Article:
By the time she got the needles placed, my nose quit running.  My reaction:  "Maybe this shit does work."

Another time, I became impatient with a student, and you know the teacher pose.  But, I could not
get my left hand onto my hip.  (I was told I had rotator cuff damage.)  I had been writing on the
chalkboard left-handed and a little behind me so that I could watch the first and second graders
while I wrote.  It took a little while, but an acupuncturist and the exercises suggested by a
chiropractor got me back to the point where I could actually hook a bra behind my back again.

I didn't have as good a result overcoming a long term cough, although I would get temporary improvement. 
I seemed quite healthy otherwise, but the cough was both wracking and embarrassing.   Turned out I had a
noncontagious mycobacterium related to TB, one with which I couldn't infect you but which had a similar
effect on lungs.  I did eighteen months of big-time TB antibiotics. The doctors were amazed with my tolerance,
my continued appearance of good health, no weight loss or side effects.  Acupuncture and nutrition get the credit for that.

One of the clients I visit with in the waiting room said she had an allergic reaction to antibiotics. 
They caused some liver problems that would ordinarily be treated with--you guessed it--antibiotics. 
She was sent home to die.  She absolutely credits the acupuncturist with having saved her life.

Well, it does better for some things than others.  Pain is something for which it usually works extremely well.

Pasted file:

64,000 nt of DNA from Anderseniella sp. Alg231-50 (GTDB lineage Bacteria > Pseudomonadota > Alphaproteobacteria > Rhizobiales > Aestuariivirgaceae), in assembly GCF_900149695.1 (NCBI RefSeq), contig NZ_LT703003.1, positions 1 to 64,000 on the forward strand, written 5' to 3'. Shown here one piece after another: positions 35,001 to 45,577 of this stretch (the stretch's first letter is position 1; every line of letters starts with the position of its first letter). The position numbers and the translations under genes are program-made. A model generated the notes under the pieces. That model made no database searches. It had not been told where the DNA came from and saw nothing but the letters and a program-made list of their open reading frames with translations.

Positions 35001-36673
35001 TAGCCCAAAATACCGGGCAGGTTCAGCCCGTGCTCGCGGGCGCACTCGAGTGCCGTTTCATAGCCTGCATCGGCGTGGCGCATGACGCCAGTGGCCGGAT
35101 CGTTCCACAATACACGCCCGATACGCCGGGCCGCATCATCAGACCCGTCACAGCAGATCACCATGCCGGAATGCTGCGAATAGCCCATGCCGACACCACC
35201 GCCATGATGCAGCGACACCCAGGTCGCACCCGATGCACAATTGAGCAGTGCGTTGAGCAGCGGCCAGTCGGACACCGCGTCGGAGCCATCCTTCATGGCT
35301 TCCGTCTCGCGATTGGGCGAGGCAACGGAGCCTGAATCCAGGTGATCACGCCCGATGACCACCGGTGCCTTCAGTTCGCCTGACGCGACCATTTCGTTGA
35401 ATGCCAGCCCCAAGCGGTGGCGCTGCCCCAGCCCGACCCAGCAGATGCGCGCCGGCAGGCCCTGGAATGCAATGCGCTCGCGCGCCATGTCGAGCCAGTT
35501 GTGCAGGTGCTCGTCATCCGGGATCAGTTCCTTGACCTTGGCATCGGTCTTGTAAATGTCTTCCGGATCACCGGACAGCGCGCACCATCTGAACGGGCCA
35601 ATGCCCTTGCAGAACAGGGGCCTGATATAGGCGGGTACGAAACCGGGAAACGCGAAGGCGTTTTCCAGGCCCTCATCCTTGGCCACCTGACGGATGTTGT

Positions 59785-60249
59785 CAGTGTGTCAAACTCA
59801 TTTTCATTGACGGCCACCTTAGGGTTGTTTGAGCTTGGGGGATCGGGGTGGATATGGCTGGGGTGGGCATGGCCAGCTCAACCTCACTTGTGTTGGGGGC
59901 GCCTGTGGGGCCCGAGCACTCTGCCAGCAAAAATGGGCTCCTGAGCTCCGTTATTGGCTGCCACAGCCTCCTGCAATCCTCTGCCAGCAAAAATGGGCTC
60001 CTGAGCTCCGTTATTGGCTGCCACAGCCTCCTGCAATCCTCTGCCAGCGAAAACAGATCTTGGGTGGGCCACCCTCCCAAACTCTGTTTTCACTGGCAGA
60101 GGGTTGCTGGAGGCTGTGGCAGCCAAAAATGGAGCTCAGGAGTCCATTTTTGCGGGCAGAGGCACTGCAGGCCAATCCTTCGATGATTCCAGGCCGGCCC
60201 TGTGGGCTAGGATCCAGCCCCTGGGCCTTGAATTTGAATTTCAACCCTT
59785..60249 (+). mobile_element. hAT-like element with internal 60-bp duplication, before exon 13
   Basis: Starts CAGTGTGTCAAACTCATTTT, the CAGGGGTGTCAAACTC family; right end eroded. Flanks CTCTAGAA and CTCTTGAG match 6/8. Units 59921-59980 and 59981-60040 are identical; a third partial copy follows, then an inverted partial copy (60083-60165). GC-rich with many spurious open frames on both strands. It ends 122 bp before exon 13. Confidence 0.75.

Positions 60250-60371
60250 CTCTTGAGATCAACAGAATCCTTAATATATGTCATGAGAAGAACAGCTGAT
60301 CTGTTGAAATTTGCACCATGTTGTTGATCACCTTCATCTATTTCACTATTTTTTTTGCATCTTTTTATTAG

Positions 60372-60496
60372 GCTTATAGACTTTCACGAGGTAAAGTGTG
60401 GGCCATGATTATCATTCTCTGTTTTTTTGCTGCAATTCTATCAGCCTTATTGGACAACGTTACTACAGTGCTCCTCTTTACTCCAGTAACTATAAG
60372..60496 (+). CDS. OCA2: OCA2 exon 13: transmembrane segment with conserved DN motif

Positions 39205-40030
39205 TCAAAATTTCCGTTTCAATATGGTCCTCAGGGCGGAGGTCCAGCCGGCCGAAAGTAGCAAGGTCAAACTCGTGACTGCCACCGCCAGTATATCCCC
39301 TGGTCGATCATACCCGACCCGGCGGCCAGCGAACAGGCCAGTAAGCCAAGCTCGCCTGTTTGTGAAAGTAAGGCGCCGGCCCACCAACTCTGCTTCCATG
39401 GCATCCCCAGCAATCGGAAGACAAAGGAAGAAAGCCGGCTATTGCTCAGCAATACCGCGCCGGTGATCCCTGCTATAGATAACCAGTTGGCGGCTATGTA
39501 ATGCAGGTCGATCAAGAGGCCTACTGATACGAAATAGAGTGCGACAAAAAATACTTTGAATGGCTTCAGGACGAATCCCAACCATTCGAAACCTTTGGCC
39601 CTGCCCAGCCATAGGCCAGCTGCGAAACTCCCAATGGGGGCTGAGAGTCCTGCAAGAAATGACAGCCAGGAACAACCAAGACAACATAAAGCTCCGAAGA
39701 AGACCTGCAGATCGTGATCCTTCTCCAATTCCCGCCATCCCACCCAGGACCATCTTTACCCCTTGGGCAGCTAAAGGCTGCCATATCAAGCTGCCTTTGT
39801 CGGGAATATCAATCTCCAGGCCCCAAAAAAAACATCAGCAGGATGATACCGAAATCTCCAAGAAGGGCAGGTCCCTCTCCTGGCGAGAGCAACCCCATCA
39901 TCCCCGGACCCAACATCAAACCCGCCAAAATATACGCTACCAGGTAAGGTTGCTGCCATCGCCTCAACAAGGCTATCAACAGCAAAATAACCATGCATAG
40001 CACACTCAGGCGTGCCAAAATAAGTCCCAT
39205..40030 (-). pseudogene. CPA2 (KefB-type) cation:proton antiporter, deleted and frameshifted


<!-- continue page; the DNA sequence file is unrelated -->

I've used acupuncture for part of my health care for years, and it is totally not covered by my insurance. 
It's my first choice for treatment.

Congratulations on your good fortune in finding this treatment,
being open to trying it, and wanting to share your experience.
 Beth


Subject: acupuncture

Hey Bart,

One day, about twenty years ago,  the left side of my face started losing feeling and muscle control. 
I thought I was having a mild stroke so I rushed to my Doctor.  The diagnoses was “Bell’s Palsy”. 

The doctor prescribed steroids and that seemed to help except I began to have intense pain on the
left side of my face.   Went back to the Doctor and he sent me home with more steroids and pain meds.  
Most of the feeling and muscle control (but not all) came back in a few weeks.   Then about a month later
it started again with the same symptoms.   Back to the Doc for more steroids and pain meds.  

Bart…..after two years of pain and only being able to smile on the right side of my face, I had enough.  
I went for a second opinion.   Same diagnoses with more steroids and more pain meds.   
I had to do something so I disobeyed my scientific and logical mind and went to a local acupuncturist.